When I’m asked to speak to an agricultural group, the request is almost always for a light-hearted, humorous talk that will entertain and “lift the spirits” of the audience of farmers in attendance. I’m happy to try and always enjoy myself as I get the chance to visit with other like-minded people across the country. In the past six months, however, I’ve been warned on two separate occasions, “Jerry, it’s a group of dairy farmers and if you can make them laugh, with what they are going through right now, you will earn every penny.”
There is no doubt that the dairy industry is seeing unprecedented challenges at this time with ultra-low milk prices coupled with record high input costs. I don’t know a single dairy farmer that isn’t losing money every week they produce, but at the same time, most were optimistic that those who could weather the storm, stood to thrive when things got better, and they laughed at my feeble attempt at humor anyway. Believe it or not, these two meetings were not the “toughest” gigs I’ve ever encountered.
It was about 12 years ago that I was invited to the corn belt to provide an evening’s entertainment to the annual meeting of a local, farmer-owned cooperative where most all of the attendees were hog farmers. This was about the time that large, corporate hog farms were beginning to take over the vast majority of swine production in the U.S. and the small independents were vanishing like a late spring skiff of snow.
I arrived early and was standing a few feet from the entrance door, visiting with a newly made friend. There, I could watch every single individual enter. When the first gentleman came in,  he appeared to be 70-something and was assisted by a walker. The next farmer was about the same age and using a cane. The rest of the crowd only got older and more feeble. I usually relate better to more elderly people and enjoy talking to more “mature” groups, but folks, I’ve spoken to younger audiences at the local nursing home.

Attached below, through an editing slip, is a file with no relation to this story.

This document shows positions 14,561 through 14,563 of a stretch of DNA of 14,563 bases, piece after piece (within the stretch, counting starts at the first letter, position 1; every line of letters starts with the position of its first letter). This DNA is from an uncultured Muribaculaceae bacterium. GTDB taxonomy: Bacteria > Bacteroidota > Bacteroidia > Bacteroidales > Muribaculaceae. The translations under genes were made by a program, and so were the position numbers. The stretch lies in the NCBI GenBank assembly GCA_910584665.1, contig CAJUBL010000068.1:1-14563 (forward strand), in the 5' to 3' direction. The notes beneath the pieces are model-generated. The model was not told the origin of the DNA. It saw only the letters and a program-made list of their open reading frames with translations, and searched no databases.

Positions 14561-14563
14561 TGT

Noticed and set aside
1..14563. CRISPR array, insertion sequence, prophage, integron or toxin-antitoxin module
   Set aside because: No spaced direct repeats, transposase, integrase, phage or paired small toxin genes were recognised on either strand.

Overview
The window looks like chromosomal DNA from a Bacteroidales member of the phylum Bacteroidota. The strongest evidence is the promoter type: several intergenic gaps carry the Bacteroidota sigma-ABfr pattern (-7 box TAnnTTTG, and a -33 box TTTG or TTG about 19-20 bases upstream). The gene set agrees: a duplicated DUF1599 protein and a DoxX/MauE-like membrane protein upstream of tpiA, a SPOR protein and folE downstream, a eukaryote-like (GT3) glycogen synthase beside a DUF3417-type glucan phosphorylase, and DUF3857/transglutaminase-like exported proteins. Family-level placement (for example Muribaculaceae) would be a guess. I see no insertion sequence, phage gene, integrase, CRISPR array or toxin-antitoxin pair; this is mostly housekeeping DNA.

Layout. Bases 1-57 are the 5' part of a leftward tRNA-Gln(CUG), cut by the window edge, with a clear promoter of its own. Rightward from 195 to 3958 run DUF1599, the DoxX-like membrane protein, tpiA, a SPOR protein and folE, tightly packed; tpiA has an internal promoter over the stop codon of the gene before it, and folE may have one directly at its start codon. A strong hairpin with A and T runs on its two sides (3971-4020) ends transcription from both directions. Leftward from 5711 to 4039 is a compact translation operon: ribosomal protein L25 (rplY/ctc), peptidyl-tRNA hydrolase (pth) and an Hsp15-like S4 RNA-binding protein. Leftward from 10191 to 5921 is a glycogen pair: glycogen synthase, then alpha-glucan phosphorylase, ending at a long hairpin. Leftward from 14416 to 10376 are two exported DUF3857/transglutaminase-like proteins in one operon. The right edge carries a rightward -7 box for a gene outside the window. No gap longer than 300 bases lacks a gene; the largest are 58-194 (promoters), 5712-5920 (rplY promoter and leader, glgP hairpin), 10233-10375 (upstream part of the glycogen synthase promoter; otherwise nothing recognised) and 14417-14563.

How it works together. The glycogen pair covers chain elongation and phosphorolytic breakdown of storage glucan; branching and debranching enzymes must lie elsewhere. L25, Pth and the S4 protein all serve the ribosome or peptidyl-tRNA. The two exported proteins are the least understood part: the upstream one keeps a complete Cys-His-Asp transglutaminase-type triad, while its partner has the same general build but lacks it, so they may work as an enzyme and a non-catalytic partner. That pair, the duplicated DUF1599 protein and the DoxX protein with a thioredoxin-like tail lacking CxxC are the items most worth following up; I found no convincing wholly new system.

After dinner, and before my little talk, the director of the co-op got up to make some remarks.
“First,” he began, “let’s all join our hearts to offer condolences to the Smith family for losing their patriarch, Old Jess, last week.” He continued by also acknowledging the death of a long-time board member, Mr. Jones. Then he choked up about losing a long-time employee of the co-op who had just recently died from a battle with cancer and mentioned their secretary whose house had burned last week. The director continued by relating that the recent rash of tornadoes had completely devastated the confinement hog barns of Mr. Lewis, Mr. James, and Mr. Davis, all of whom had only a fraction of the insurance coverage they needed. It would have been deafening silence except for the buzzing of a defective wheelchair motor.
In a short aside, the director quoted the state extension economist who predicted even worse hog prices for the coming year. Amid the moans and groans, he presented the annual financial report for the feed division of their co-op and reported net losses of $700,000, and that didn’t include the loss of the roof over the fertilizer storage that collapsed under the weight of last winter’s snowstorm.
After what seemed like an eternity (but probably more like 20 minutes) he adjusted the microphone and said, “But now we’ve got a real treat for you as Jerry Crownover is going to come up and make you laugh harder than you ever have in your life.”
If it hadn’t been for the shrill whistle and feedback of one old man’s hearing aid – I wouldn’t have gotten ANY response that evening.
Jerry Crownover is a farmer and former professor of Agriculture Education at Missouri State University. He is a native of Baxter County, Arkansas, and an author and professional speaker. To contact Jerry about his books, or to arrange speaking engagements, you may contact him by calling 1-866-532-1960 or visiting www.ozarksfn.com and clicking on 'Contact Us.'

Melissa FullerEditorial / OpinionsArkansasWhen I’m asked to speak to an agricultural group, the request is almost always for a light-hearted, humorous talk that will entertain and “lift the spirits” of the audience of farmers in attendance. I’m happy to try and always enjoy myself as I get the chance to visit with...The Ozarks' most read farm newspaper, reaching more than 58,000 readers in Missouri, Arkansas and Oklahoma